• 23. ELECTRONIC FRONTIER FOUNDATION EFF.ORG 23 Apple Apple  earned  credit  in  all  6  categories  in  this  year’s  Who  Has  Your  Back  report.   Apple’s  rating  is  particularly  striking  because  it  had  lagged  behind  industry   competitors  in  prior  years,  earning  just  one  star  in  2011,  2012,  and  2013.  Apple   shows  remarkable  improvement  in  its  commitments  to  transparency  and  privacy.   Warrant  for  content.  Apple  requires  a  warrant  before  providing  content  to  law   enforcement.  Specifically,  in  its  November  transparency  report  it  stated:  “As  we   have  explained,  any  government  agency  demanding  customer  content  from  Apple   must  get  a  court  order.”     Inform  users  about  government  data  demands.  Apple  promises  to  tell  users  if   the  government  seeks  their  data.  According  to  its  soon-­‐to-­‐be-­‐published  policy:   Apple  will  notify  its  customers  when  their  personal  information  is  being   sought  in  response  to  legal  process  except  where  providing  notice  is   prohibited  by  the  legal  process  itself,  by  a  court  order  Apple  receives  (e.g.,  an   order  under  18  U.S.C.  §2705(b)),  or  by  applicable  law  or  where  Apple,  in  its   sole  discretion,  believes  that  providing  notice  could  create  a  risk  of  injury  or   death  to  an  identifiable  individual  or  group  of  individuals  or  in  situations   where  the  case  relates  to  child  endangerment.   Publish  transparency  report.  Apple  published  its  first  transparency  report  in   November  2013,  indicating  by  country  how  many  legal  requests  it  had  received,   complied  with,  and  how  many  accounts  are  affected.  Apple  includes  information   about  FISA  court  orders  under  Section  215  in  its  transparency  report.   Publish  law  enforcement  guides.  Apple  publishes  its  law  enforcement  guidelines.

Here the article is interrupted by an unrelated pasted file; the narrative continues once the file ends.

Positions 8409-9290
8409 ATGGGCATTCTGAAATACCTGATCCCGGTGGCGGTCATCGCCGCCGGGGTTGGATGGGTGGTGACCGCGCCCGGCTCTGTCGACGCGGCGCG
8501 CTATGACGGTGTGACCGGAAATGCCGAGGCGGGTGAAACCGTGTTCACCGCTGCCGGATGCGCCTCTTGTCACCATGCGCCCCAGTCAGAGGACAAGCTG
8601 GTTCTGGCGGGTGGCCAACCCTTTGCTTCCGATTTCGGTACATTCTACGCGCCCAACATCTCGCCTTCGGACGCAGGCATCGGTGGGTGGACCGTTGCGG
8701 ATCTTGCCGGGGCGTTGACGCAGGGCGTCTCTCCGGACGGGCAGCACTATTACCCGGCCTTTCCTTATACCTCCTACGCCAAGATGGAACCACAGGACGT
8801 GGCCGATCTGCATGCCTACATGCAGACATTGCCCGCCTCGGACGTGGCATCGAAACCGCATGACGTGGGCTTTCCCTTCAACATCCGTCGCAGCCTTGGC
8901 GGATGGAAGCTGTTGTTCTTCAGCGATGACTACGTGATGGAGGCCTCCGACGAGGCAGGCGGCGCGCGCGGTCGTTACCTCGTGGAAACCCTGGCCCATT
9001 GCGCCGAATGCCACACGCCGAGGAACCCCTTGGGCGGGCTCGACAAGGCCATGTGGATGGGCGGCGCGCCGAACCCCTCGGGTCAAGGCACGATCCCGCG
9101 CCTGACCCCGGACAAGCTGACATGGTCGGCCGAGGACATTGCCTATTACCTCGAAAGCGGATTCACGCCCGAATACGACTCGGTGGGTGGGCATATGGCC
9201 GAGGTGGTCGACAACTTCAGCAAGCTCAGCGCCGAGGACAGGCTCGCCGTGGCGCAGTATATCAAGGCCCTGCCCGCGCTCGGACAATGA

• 24. ELECTRONIC FRONTIER FOUNDATION EFF.ORG 24 Fight  for  users  privacy  in  courts.  Apple  is  adding  the  following  statement  to  its   transparency  report  update,  scheduled  for  May  2014.   If  there  is  any  question  about  the  legitimacy  or  scope  of  the  court  order,   we  challenge  it  and  have  done  so  in  the  past  year.   Oppose  mass  surveillance.  Apple  is  a  member  of  the  Reform  Government   Surveillance  Coalition,  which  affirms  that  “governments  should  limit  surveillance  to   specific,  known  users  for  lawful  purposes,  and  should  not  undertake  bulk  data   collection  of  Internet  communications.”